Market innovations are innovations in terms of regions, customers, regulations, marketing instruments and business models.

- Degree of innovativeness: According to the extent of innovations it could be distinguished between incremental and radical innovations.

Incremental innovations are mostly minor changes and improvements of existing products and services. They are provided for existing markets and built on the company’s core competencies.

In contrast, radical innovations are breakthrough novelties which change the market fundamentally. They require completely new competencies and can destroy actually the old competences of the company.[12],[13]

- Innovation paradigm: The classification here does not focus on a specific innovation but it differs from the way to process innovation.

Closed innovations were generated “within the four walls” of a company and cover all R&D activities in the own engineering department as well as marketing of innovations by the company’s own marketing and sales departments.[14] The innovation process is strongly internally focused and the company tries to provide and control innovation by itself.

Conversely, the goal of Open innovation is to combine external and internal knowledge sources to accelerate innovation processes and expand market opportunities for internal knowledge to the outside world.[15] Instead of controlled operating within the company’s boundaries, open innovations are processed “between” different networks inside and outside the company. The approaches of open innovation are e.g. intellectual properties (IP) licensing, joint R&D agreements, and corporate venture capital.

2.1.2 Examples of the most important innovation types

According to MORRIS the most important innovations can be divided into four major types:[16]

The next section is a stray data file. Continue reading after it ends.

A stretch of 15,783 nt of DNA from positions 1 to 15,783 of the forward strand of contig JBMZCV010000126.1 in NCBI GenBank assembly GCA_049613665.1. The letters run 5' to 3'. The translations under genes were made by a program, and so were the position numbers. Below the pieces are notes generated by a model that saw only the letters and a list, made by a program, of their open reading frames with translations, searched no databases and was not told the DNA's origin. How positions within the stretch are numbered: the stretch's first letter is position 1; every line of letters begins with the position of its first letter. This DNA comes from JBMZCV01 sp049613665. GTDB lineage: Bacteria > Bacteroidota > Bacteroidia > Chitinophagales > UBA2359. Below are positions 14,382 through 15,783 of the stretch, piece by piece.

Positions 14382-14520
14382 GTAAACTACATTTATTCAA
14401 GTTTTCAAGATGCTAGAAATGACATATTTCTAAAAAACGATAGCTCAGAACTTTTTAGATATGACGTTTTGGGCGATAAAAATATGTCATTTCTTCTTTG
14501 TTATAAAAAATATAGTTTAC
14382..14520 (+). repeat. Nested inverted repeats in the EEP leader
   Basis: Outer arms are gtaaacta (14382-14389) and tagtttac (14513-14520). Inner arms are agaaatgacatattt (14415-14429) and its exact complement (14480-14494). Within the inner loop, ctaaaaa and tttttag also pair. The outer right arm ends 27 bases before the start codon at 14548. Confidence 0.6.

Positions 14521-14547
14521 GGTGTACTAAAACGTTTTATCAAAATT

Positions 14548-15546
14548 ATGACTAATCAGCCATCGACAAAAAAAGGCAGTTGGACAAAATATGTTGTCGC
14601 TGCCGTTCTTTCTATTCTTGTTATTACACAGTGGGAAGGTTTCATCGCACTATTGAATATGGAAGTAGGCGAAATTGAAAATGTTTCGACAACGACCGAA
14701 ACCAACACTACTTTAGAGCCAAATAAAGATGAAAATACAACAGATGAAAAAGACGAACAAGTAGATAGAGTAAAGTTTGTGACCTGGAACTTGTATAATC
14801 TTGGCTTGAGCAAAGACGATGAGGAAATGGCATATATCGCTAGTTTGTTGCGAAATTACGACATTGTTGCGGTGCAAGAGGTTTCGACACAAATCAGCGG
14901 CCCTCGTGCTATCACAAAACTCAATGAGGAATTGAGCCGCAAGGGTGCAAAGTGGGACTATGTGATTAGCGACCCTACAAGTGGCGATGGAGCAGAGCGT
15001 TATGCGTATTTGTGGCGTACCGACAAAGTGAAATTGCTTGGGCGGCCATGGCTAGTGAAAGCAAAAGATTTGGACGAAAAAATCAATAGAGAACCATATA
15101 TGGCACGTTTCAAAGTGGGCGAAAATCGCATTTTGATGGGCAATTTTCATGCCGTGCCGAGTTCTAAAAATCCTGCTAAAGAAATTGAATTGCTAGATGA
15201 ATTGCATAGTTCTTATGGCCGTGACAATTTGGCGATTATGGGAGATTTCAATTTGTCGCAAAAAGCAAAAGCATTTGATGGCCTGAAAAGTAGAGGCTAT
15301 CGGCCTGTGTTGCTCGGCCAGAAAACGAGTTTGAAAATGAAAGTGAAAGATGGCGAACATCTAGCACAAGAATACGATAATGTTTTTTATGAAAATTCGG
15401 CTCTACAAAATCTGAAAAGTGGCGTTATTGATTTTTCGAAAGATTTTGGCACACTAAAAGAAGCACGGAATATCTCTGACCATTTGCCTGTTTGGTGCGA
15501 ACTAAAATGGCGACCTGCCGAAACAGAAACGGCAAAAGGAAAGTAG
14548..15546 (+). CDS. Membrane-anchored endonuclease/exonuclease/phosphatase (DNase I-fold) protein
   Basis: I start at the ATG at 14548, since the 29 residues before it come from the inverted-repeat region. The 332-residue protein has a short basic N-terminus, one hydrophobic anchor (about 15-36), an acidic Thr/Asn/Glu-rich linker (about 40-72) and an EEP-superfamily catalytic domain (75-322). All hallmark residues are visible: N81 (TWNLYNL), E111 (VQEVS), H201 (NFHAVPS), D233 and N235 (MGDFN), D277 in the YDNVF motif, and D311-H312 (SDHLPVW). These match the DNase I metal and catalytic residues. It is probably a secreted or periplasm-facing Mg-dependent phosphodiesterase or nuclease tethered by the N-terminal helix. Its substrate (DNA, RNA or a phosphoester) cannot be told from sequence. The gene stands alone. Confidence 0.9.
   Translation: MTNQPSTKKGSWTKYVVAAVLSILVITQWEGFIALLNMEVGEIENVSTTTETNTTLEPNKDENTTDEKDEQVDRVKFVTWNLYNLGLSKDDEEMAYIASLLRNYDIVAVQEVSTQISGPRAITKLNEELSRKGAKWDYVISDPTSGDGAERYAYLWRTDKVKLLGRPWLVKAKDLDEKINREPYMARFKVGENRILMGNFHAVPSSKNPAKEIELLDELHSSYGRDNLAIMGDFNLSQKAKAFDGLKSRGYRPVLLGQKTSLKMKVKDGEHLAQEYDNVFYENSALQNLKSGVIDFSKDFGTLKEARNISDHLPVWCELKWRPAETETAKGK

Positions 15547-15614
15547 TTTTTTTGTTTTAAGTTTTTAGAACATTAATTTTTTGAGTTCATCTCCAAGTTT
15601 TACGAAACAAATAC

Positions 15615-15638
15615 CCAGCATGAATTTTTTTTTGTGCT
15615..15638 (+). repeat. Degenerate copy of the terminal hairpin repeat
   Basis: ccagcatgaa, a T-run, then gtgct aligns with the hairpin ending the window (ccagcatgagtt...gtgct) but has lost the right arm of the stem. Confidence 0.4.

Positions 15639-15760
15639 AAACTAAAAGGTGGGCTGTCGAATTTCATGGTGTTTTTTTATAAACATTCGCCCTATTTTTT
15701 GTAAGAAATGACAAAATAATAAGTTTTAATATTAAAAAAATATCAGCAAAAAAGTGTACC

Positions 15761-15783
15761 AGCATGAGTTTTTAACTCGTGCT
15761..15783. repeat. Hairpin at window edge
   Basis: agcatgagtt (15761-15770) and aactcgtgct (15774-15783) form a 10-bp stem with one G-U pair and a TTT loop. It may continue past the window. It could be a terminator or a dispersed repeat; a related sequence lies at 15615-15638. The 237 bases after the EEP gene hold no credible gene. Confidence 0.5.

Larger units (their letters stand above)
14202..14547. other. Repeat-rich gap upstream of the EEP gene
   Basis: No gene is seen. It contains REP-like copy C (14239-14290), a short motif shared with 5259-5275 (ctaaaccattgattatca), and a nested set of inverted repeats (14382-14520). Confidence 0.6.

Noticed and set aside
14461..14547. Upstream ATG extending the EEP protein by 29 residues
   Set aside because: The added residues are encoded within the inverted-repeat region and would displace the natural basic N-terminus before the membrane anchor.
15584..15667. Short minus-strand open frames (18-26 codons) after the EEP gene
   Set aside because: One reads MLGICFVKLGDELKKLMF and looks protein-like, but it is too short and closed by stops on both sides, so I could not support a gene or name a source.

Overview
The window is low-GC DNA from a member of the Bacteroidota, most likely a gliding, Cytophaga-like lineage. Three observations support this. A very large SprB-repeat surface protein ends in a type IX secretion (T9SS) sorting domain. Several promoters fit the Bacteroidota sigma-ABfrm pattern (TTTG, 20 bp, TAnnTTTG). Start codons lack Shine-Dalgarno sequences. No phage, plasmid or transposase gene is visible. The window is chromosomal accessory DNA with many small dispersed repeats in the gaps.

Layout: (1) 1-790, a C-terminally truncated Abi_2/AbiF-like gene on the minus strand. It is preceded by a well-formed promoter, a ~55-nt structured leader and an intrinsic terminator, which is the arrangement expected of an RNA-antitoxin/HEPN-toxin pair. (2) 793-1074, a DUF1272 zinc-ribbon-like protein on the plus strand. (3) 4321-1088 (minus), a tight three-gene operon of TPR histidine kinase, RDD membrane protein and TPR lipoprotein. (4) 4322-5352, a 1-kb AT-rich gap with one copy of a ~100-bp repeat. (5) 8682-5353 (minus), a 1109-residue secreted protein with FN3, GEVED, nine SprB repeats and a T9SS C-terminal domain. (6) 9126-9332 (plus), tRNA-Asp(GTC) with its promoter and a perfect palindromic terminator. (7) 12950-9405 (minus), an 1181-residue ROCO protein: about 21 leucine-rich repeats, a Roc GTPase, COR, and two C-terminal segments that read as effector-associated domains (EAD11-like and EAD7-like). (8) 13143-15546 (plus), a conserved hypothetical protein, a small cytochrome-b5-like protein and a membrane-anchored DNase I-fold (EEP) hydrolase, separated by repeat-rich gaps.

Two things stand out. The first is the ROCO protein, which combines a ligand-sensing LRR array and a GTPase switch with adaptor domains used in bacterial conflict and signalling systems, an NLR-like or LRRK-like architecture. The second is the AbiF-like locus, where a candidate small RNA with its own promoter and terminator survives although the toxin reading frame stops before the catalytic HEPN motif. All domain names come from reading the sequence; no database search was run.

- Incremental innovations
- Product and technology breakthroughs
- Business model innovations, and
- New ventures.

These four types of innovation address different aspects of the competitive situation, amongst others the competitiveness, market, development effort, benefit and risk of failure. For example, incremental innovations have relatively low risk and they are needed for keeping competition with existing products and services in core markets. In contrast, breakthroughs, new business models, and new ventures take more efforts for development, have higher risk, but they can create new markets. In the following the four innovation types are shortly described and illuminated with some concrete examples.

1. Incremental innovations (also called “continuous” or “sustaining” innovations) focus generally on successive modifications of existing products and services. The goal is to improve functionality, increase the quality, reduce cost, or create new design of a product. Incremental innovations help companies to keep up with the competition and protect market share, and thus they contribute essentially to maintain the profits and cash flow.[17] For creating incremental innovations product development teams and marketing groups play a key role. They strive for bringing new innovations to market before the competitors do it and help the company to ensure its market position.